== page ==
Hong Kong “knows a thing or two” about boom and bust, says Harry Wilson in The Sunday Telegraph. Spectacular bubbles have been followed by huge crashes throughout its history, with low US interest rates often to blame.
The Hong Kong dollar is pegged to the US currency, so the former UK territory tends to import lax US monetary policy – and the sector everyone rushes into is property. But this time the source of the problem is closer to home.
Hong Kong “is in the path of a typhoon developing on the mainland”, according to Sharmila Whelan of Asianomics.
On the one hand, mainland Chinese have been driving up property prices in Hong Kong – so much so that the territory’s citizens call the mainland investors locusts. And on the other, China’s credit bubble, which has seen a rise in loans almost equal to the size of the entire US banking system since 2009, seems likely to cause a nasty downturn that would “severely buffet” Hong Kong.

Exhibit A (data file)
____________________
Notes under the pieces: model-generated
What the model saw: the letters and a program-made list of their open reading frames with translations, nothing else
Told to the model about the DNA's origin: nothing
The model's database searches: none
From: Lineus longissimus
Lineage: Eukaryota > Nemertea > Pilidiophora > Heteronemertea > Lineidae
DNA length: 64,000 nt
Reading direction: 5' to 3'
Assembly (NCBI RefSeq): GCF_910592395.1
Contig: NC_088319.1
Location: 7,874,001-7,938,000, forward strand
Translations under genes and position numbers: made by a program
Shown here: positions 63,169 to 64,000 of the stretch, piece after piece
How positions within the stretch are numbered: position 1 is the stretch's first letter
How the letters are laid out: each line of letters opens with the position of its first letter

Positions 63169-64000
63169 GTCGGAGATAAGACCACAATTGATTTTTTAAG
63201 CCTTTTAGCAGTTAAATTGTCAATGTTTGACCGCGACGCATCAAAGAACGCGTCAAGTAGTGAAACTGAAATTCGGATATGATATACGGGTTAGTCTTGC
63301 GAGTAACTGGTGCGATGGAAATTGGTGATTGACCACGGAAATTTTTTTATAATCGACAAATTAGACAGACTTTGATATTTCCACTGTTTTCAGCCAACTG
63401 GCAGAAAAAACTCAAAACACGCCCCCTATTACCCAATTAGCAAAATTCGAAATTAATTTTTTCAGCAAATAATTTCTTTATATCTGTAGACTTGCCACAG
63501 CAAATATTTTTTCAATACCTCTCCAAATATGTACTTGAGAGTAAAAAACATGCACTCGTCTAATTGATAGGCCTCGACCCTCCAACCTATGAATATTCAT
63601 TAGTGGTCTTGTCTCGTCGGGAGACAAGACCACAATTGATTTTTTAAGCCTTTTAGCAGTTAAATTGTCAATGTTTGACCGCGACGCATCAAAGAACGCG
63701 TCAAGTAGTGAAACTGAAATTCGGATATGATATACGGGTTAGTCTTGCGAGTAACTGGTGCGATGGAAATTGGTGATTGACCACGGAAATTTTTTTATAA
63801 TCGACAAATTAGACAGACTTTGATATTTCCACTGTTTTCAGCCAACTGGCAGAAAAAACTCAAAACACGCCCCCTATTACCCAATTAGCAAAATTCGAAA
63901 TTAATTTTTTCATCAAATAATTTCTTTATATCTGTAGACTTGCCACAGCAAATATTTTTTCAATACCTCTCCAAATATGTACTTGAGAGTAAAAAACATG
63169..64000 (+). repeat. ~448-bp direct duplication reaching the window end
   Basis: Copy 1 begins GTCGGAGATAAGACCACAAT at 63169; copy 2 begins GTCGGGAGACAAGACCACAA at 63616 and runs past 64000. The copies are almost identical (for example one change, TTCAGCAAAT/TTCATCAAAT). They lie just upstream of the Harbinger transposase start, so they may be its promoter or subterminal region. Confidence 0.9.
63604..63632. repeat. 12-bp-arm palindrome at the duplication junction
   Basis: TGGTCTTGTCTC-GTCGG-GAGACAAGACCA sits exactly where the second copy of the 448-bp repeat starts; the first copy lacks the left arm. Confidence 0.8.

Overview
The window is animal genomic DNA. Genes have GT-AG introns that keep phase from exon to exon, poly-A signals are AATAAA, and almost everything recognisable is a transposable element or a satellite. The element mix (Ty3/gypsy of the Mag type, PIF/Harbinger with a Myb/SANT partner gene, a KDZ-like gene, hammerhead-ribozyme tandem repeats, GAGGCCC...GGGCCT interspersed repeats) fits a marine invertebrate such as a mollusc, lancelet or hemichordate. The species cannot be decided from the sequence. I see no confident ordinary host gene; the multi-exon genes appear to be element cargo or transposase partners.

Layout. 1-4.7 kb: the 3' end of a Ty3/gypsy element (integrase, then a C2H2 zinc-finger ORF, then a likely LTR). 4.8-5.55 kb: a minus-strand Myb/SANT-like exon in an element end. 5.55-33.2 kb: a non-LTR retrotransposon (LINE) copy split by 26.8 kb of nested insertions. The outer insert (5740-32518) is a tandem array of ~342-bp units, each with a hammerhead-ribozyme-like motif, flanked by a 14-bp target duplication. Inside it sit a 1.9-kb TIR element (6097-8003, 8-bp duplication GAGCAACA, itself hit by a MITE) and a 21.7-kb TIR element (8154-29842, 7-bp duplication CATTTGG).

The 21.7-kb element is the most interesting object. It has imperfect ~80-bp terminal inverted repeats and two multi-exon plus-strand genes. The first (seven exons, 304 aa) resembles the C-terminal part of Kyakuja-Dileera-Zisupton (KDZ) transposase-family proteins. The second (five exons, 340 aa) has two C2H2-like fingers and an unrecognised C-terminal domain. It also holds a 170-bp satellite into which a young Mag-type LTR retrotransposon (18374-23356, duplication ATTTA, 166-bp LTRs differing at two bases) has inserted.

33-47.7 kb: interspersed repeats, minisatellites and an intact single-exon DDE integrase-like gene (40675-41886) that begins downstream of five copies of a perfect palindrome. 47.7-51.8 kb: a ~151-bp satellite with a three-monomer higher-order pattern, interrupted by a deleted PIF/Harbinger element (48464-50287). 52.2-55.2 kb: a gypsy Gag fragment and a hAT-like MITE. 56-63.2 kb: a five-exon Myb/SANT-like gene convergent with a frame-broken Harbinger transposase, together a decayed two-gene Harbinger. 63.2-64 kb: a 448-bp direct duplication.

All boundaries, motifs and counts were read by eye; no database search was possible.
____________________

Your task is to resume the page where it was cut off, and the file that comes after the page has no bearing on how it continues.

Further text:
Given the scale of lending, bad loans are set to pile up in the Chinese financial system. Nomura is especially concerned about the property market, with the number of ghost towns on the rise and developers running out of cash as the government tries to clamp down on lending.
The IMF notes that the ratio of residential construction to GDP reached 9.5% in 2012, higher than the peak in Japan and much higher than the US figure during the subprime bubble.
This matters to Hong Kong because its exposure to the mainland has jumped since 2008. Before the global crisis, China had never represented more than 10% of the total external claims of Hong Kong-based financial institutions. But as the West slumped and recovers only very slowly, and the Chinese lending splurge took off, that changed fast.
By last year, China exposure was 49% of claims. One extreme example, says Wilson, is Wing Lung Bank. Its mainland loan book jumped from 8% of total loans to 40% in four years. “The danger to Hong Kong from its exposure to a Chinese crash is clear.”
This is especially the case when you consider that the financial sector is several times the size of the economy, as Duncan Innes-Ker of the Economist Intelligence unit points out. It also accounts for almost half the stock market. Hong Kong may appear to be booming now, but investors may soon be in for a nasty surprise.